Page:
So, I ripped it all out and started over this morning.  And yet, once again, there was something satisfying about even ripping it out.  A sense that I had made it, I understood it, and I could fix it.  A sense of confidence and contentment in the work of my hands. A certain knowledge that the tearing out of the stitches was as much a prayful  offering for my son as the knitting of the hat. 



Scripture tells us: 
Favor is deceitful, and beauty is vain:  the woman that feareth the Lord, she shall be praised.  Give her of the fruit of her hands:  and let her works praise her in the gates. 
                                                                                 Proverbs 31:30-31

 The fruit of your labor as a wife and mother is pleasing to God and is a sign of your love of God and of your family.  When no one else notices,  He sees.  When the work seems dull and repetitive, as it often is, He sees.  When your labor gets eaten up, or messed up, or used up, and it appears there is nothing remaining of all your work, remember that He never forgets even the smallest of sacrifices and that all of these works will one day "praise [you] in the gates!".  



Saturday, January 14, 2012

Second Sunday of Ordinary Time...Never Ordinary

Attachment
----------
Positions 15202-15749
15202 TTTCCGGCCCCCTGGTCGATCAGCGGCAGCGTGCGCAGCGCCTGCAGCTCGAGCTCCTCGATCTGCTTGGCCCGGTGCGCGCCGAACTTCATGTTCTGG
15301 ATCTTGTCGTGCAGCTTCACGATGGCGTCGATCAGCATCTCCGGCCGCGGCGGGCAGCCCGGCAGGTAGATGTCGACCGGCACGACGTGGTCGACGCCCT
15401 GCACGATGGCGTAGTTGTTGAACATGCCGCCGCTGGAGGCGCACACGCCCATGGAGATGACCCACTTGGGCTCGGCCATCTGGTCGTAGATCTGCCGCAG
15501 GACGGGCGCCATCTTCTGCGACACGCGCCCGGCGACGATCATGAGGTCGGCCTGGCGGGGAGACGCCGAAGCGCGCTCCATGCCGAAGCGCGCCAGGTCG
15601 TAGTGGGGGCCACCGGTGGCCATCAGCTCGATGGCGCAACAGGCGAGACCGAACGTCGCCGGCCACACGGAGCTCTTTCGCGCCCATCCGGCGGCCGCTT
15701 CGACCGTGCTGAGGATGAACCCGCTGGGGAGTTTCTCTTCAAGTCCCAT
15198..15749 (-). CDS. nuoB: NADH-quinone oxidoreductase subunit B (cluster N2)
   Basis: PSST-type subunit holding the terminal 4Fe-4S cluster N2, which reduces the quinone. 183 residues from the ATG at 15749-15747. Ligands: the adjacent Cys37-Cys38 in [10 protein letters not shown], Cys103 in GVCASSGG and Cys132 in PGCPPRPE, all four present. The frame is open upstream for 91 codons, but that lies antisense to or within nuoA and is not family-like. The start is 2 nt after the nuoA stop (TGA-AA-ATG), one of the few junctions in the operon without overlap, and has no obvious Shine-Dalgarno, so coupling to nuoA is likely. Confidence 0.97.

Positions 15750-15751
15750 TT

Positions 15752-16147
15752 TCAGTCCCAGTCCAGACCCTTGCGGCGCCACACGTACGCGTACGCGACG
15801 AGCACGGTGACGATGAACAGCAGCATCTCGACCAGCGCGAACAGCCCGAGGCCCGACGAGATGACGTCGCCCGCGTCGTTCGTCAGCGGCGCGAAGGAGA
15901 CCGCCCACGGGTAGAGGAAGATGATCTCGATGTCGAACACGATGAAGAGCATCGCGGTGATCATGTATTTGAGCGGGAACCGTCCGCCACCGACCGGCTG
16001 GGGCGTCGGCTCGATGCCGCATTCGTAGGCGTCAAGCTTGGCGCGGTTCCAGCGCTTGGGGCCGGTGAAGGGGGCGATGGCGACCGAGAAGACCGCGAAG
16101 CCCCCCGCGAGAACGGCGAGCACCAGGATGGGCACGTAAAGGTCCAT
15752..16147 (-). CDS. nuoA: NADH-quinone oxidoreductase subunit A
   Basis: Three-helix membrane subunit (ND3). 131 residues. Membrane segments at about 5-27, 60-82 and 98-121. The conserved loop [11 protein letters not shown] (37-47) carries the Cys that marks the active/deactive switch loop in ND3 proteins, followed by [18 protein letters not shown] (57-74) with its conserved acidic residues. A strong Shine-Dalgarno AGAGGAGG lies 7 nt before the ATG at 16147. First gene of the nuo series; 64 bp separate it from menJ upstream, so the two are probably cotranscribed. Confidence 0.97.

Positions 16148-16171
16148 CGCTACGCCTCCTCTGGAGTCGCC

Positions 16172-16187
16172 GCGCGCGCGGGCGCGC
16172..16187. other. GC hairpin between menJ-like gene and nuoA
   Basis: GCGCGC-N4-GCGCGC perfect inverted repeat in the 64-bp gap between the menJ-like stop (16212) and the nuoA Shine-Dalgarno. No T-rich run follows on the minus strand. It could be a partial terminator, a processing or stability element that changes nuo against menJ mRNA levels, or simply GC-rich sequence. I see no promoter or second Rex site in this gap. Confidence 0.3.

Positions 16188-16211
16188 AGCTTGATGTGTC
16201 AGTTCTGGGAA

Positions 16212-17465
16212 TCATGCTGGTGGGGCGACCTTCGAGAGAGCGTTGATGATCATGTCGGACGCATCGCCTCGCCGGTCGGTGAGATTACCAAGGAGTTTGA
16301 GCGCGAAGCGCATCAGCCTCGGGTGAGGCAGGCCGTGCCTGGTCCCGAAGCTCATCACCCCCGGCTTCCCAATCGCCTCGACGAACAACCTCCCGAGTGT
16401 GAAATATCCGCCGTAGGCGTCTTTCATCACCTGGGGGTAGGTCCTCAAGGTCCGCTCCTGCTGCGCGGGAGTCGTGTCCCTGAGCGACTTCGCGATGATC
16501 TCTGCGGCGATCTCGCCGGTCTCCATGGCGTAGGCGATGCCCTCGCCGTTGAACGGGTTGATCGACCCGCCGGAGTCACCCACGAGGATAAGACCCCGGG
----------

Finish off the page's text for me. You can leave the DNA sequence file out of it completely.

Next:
Cathedral Altar in Pisa, Italy

 

Citizen of the World

 

No longer of Him be it said
"He hath no place to lay His head."

In every land a constant lamp

Flames by His small and mighty camp.

There is no strange and distant place

That is not gladdened by His face.

And every nation kneels to hail

The Splendour shining through Its veil.

Cloistered beside the shouting street,

Silent, He calls me to His feet.

Imprisoned for His love of me

He makes my spirit greatly free.

And through my lips that uttered sin

The King of Glory enters in.


Joyce Kilmer



Tuesday, January 10, 2012

My Financial Filing System--The Sequel



The second part of my financial filing system deals with keeping permanent records.  These include tax records, insurance policies, warranties, home improvement records, and the like.  To organize these records, I use notebooks and boxes.  ETA:  Oops!  I forgot to include the link to the first post on the financial filing system, which details how I set up my daily files.
I realized as I wrote this that you will also need to get some heavy duty plastic page protectors.  I recommend the heavy duty ones over the medium weight because they will sometimes have pretty thick booklets placed in them and the heavier duty version holds up better.  Another reason to go shopping at Staples, lol!

Now, using the two notebooks, label them:

            Warranties
            Permanent

And  here you can see my old, ratty notebooks.  Not. so. nice.  But, I just ordered new blue Martha Stewart notebooks!    Got a few new boxes, too, just for fun!  You, however, dear reader, get to see the original ones!  Why?  Because this way, your system can only look BETTER than mine and you will feel SO GOOD!  Right?